by Annie Derry
Deoxyribonucleic acid (DNA) is the backbone of the natural world and the molecule which encompasses all of the information needed for the survival of most living organisms. It exists at its most primary level as a series of nitrogenous bases within nucleotides, of which there are 4: Adenine (A), Thymine (T), Cytosine (C) and Guanine (G). These 4 bases form hydrogen bonds with one another in particular patterns; A pairing with T, and C pairing with G, to form the double helix structure that is associated with the DNA molecule as a whole. It’s rather incredible that the information needed to grow and maintain a living organism comes down to 4 nitrogen bases.
Imagine what could be done with 8 letters; 8 bases.
This is what a group of researchers from various US companies and institutions have managed to create: eight-letter DNA, known as Hachimoji DNA. By tweaking and tailoring the structures of the regular bases, they made synthetic molecules that have the correct properties to be incorporated into the natural DNA structure. This DNA molecule would have the potential to store twice as much information as regular DNA and is thought to have possible applications within technology and data storage in the future.
Building on the existing DNA framework
Considering that the process of gene expression from DNA is the product of millions of years of evolutionary fine-tuning, it is unsurprising that scientists wanted to take the DNA model further and try to apply its template in new ways. It is, after all the most efficient way of storing and expressing vast quantities of information known to man.
The Hachimoji DNA is comprised of the four natural bases, as well as four more synthetically-made nucleotide bases, P, B, Z and S. These are each similar in shape to one of the natural bases, with slight variations in their bonding patterns. Within the four synthetic bases, S pairs with B and P pairs with Z. The research group created hundreds of Hachimoji double helixes with different combinations of the natural and synthetic base pairs to test whether they had to correct properties required to support life in the same way as ordinary DNA.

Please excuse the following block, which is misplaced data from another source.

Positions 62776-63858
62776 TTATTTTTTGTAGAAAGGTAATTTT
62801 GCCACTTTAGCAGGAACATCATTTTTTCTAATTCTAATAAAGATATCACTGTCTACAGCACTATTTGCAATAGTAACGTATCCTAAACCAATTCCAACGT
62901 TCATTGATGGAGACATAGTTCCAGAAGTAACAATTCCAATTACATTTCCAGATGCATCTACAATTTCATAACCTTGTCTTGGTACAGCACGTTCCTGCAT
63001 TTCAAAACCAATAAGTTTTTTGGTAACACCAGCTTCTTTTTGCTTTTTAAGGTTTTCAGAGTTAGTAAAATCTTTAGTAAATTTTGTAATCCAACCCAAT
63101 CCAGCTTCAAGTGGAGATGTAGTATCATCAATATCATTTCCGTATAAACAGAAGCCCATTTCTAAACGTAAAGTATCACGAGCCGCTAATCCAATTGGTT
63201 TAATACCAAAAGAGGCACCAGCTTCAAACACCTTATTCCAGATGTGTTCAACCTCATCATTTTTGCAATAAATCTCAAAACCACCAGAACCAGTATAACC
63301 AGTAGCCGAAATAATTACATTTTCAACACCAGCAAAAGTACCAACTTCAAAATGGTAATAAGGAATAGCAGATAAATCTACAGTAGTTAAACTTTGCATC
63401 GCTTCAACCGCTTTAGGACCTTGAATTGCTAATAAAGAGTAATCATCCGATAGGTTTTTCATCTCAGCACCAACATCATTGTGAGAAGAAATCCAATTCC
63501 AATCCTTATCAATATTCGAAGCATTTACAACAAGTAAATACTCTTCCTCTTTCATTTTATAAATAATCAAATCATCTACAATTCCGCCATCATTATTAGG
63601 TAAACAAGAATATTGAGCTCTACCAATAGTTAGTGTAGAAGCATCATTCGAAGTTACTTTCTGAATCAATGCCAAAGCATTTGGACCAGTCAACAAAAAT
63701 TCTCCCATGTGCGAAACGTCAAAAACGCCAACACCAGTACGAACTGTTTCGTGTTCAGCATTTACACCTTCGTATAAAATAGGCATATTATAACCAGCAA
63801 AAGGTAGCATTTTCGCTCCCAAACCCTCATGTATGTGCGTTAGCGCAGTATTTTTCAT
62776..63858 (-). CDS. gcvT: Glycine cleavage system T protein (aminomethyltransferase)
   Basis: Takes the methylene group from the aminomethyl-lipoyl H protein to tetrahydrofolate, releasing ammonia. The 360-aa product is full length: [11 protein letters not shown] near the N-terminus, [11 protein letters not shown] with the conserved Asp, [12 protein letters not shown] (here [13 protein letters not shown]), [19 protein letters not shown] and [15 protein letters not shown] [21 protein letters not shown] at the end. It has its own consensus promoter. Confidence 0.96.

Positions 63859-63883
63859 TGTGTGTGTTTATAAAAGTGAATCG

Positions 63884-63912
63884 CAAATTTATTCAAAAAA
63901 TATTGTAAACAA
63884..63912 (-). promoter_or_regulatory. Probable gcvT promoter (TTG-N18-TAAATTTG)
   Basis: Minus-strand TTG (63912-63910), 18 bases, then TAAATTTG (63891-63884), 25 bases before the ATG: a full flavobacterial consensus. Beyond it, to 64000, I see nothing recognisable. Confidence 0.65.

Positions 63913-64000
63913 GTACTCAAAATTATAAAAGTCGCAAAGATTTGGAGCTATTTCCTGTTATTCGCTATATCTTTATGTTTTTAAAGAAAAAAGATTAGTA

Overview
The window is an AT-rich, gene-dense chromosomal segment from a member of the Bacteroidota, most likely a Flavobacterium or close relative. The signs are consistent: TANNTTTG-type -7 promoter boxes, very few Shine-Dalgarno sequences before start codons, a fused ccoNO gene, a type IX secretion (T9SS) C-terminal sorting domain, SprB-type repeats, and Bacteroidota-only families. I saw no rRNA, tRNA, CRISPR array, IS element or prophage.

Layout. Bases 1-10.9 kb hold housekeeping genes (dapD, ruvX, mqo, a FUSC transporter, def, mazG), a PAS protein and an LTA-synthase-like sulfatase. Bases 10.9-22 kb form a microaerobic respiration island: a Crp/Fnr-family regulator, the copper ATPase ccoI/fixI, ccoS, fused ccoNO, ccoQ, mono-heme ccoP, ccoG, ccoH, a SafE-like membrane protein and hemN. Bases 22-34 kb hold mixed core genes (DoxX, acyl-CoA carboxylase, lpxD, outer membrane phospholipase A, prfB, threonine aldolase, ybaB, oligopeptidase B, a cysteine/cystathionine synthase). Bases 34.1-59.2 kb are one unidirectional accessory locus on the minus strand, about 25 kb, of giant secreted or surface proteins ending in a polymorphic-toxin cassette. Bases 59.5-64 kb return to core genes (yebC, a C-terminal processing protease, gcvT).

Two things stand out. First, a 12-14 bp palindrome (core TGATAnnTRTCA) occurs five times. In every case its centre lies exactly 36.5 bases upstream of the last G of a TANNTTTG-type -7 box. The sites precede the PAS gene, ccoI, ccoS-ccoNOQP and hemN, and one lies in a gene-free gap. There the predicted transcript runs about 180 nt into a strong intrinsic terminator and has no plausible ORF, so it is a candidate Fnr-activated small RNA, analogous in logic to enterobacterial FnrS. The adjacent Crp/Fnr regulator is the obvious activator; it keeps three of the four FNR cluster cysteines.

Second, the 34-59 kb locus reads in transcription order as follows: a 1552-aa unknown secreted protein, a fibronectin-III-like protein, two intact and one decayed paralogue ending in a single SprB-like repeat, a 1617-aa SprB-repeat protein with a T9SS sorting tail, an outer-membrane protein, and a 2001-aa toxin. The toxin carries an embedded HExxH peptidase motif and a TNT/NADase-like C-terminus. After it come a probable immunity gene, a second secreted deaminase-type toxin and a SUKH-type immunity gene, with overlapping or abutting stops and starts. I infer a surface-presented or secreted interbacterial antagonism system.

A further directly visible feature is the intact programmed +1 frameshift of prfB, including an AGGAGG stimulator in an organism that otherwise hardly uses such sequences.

The characteristic property of DNA is its durability – no other genetic molecule is as stable or predictable. As a result of this, the four nitrogenous bases were always thought to be unique, but it turns out that the new synthetic DNA bases in Hachimoji DNA seem to behave in a similar way. The study has found that even after creating hundreds of Hachimoji molecules, the synthetic bases always bound to their complementary counterpart predictably. The researchers also managed to show that the double helices of the synthetic DNA remained stable no matter what order the bases were in. This is a crucial property of DNA which has allowed evolution and the survival of living organisms, as for this to happen helices must remain intact even if there is variation in the base sequence.
The final hurdle in this investigation was to prove that the synthetic, 8-letter DNA could not only store information, but that it could be read, transcribed and translated by enzymes into RNA. With this in mind, the researchers developed synthetic enzymes which actually successfully copied Hachimoji DNA into Hachimoji RNA! All of their results so far suggest that this synthetic hybrid molecule has the potential to act like the “real deal”.
It’s an exciting development in our understanding of evolution and the universe as a whole. It has been described as a conceptual breakthrough that natural DNA bases are not the only molecules that can form this stable and so-far unrivalled genetic material (DNA). According to Steven Benner, senior author of the research paper for this study, this strongly suggests that alternative structures like Hachimoji DNA could exist elsewhere in the universe, allowing for the evolution of life elsewhere – although it might look very different to life on Earth!
Want to learn more? This article is based on:
Hachimoji DNA and RNA: A genetic system with eight building blocks
Four new DNA letters double life’s alphabet
Researchers Create Artificial DNA Bases
Storing data in DNA brings nature into the digital universe